I am also trying to take into account how much of pension would go to taxes. His 401K has ended, so I am assuming that we will have to pay more taxes. We were maxing out his 401K. I receive a pension of approx $36000.00 per year and work a part-time job working 24 hrs per week at $8.50 per hour. I will be with my job a year in 03/11 and think that my salary will go to $9.00 per hour. I will qualify to participate in a 401K at work at that time and plan to put whatever the max I am allowed. For tax purposes, we have no dependent children, own our house and do not itemize.

If DH is going to take his pension starting 12/10 then they have to receive the paperwork by 01/31/11.

Thank you in advance for any help.
__________________

__________________
Dreamer is online now   Reply With Quote
Join the #1 Early Retirement and Financial Independence Forum Today - It's Totally Free!

Are you planning to be financially independent as early as possible so you can live life on your own terms? Discuss successful investing strategies, asset allocation models, tax strategies and other related topics in our online forum community. Our members range from young folks just starting their journey to financial independence, military retirees and even multimillionaires. No matter where you fit in you'll find that Early-Retirement.org is a great community to join. Best of all it's totally FREE!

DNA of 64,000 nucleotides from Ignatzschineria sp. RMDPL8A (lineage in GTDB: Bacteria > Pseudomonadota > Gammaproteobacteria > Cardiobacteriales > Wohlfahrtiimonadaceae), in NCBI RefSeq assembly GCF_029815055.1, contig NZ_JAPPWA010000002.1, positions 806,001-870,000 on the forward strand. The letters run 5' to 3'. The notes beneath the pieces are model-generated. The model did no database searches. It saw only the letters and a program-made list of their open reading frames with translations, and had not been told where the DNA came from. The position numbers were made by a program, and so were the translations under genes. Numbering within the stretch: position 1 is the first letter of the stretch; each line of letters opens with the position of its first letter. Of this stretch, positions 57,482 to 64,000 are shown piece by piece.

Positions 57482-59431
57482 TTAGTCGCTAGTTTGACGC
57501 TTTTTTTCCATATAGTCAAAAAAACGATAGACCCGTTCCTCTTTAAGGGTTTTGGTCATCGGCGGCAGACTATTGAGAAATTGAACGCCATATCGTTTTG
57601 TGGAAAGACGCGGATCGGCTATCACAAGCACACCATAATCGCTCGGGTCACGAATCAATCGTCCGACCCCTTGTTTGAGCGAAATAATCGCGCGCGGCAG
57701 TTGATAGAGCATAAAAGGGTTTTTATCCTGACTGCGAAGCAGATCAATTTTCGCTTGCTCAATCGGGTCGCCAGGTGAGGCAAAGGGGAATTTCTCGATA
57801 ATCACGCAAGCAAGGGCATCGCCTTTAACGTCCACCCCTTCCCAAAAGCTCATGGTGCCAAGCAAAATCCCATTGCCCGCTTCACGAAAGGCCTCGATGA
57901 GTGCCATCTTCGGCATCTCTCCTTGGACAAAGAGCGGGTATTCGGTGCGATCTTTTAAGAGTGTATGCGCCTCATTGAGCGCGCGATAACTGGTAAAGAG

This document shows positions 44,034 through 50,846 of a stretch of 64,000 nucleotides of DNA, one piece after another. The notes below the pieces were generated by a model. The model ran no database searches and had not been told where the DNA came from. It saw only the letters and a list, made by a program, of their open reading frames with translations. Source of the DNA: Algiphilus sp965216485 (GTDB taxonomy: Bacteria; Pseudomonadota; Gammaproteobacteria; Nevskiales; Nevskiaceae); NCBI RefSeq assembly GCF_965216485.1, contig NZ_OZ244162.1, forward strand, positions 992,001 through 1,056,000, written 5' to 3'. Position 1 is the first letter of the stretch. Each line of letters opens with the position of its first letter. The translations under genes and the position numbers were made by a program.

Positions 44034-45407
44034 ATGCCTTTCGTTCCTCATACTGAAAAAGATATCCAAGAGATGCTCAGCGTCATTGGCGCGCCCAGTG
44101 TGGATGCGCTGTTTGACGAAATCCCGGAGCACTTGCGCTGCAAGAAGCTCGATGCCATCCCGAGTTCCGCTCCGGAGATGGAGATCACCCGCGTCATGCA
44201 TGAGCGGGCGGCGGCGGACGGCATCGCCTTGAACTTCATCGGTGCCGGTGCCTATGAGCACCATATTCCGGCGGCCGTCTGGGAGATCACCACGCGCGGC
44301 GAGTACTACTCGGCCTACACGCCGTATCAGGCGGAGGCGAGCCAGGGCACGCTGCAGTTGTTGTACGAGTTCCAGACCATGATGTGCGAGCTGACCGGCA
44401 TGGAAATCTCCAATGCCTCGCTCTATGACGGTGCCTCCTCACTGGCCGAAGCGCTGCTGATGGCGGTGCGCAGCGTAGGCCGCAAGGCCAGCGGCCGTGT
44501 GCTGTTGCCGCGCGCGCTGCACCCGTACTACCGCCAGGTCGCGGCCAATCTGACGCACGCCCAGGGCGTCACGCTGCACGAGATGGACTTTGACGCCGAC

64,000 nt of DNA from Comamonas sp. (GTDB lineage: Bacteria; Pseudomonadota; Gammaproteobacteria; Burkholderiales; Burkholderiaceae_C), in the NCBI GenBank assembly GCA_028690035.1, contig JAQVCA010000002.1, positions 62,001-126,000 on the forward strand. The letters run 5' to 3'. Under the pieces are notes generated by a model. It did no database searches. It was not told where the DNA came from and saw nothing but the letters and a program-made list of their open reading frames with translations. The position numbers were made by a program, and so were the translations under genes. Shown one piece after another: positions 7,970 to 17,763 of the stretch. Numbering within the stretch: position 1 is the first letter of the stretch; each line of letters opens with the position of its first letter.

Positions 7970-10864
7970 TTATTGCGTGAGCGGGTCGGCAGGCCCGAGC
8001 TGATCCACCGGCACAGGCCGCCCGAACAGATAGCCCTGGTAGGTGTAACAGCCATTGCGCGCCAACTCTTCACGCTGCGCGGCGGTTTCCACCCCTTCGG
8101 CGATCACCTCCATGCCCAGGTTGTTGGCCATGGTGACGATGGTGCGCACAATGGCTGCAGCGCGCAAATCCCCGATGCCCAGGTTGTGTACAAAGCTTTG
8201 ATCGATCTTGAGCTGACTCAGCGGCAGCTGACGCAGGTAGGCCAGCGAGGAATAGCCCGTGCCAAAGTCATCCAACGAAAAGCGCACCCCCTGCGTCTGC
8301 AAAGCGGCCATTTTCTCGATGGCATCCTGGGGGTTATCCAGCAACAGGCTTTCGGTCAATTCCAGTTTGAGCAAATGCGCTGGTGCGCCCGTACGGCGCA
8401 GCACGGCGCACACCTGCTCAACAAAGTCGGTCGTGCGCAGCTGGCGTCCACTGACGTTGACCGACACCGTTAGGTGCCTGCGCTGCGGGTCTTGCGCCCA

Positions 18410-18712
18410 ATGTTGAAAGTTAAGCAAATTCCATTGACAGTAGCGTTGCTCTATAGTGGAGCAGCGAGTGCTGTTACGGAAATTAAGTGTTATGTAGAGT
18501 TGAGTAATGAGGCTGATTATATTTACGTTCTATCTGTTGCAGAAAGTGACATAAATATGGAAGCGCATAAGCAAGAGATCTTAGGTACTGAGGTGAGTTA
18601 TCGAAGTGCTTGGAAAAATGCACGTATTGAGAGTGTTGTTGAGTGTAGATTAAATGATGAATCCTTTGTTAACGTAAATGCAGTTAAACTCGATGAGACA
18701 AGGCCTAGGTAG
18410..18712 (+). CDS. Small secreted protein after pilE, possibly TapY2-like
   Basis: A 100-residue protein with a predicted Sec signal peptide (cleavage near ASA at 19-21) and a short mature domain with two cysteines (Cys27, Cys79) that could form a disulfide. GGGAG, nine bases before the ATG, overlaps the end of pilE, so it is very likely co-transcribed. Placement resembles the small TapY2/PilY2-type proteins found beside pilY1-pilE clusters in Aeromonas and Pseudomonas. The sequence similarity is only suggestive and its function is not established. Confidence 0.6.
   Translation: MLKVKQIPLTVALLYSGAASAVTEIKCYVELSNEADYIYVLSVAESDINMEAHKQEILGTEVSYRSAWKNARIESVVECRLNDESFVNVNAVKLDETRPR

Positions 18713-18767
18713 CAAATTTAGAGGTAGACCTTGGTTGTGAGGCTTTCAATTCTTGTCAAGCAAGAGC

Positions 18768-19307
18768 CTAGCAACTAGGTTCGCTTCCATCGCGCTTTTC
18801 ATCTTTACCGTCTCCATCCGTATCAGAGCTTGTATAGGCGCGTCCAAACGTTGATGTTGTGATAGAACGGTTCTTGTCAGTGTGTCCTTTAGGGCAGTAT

You are currently viewing our boards as a guest so you have limited access to our community. Please take the time to register and you will gain a lot of great new features including; the ability to participate in discussions, network with our members, see fewer ads, upload photographs, create a retirement blog, send private messages and so much, much more!

Old 01-22-2011, 03:29 PM   #2
Thinks s/he gets paid by the post
Htown Harry's Avatar
 
Join Date: May 2007
Posts: 1,516
Dreamer,

First, my sympathies for the situation you find yourself in. Simultaneously dealing with the stress of an ailing spouse and financial uncertainty is a combination that would wear on any of us.

Stay positive. Be grateful that DH has been declared eligible for LTD and his benefits, retirement and severance packages create financial options. Many folks facing similar health circumstances would be facing even greater financial stress.

That said, this is a once-in-a-lifetime financial crossroads for you and DH.

ER has been thrust on your husband. Now you and he have a lot of moving parts to consider in a short period of time (10 days!). Some of the decisions you will make may be irrevocable. Worse, many of the future variables are unknowable, most notably your husband’s progress toward improved health and the insurance company’s future interpretation of the tighter criteria for continuing disability payments.

Seeking help and advice is entirely appropriate.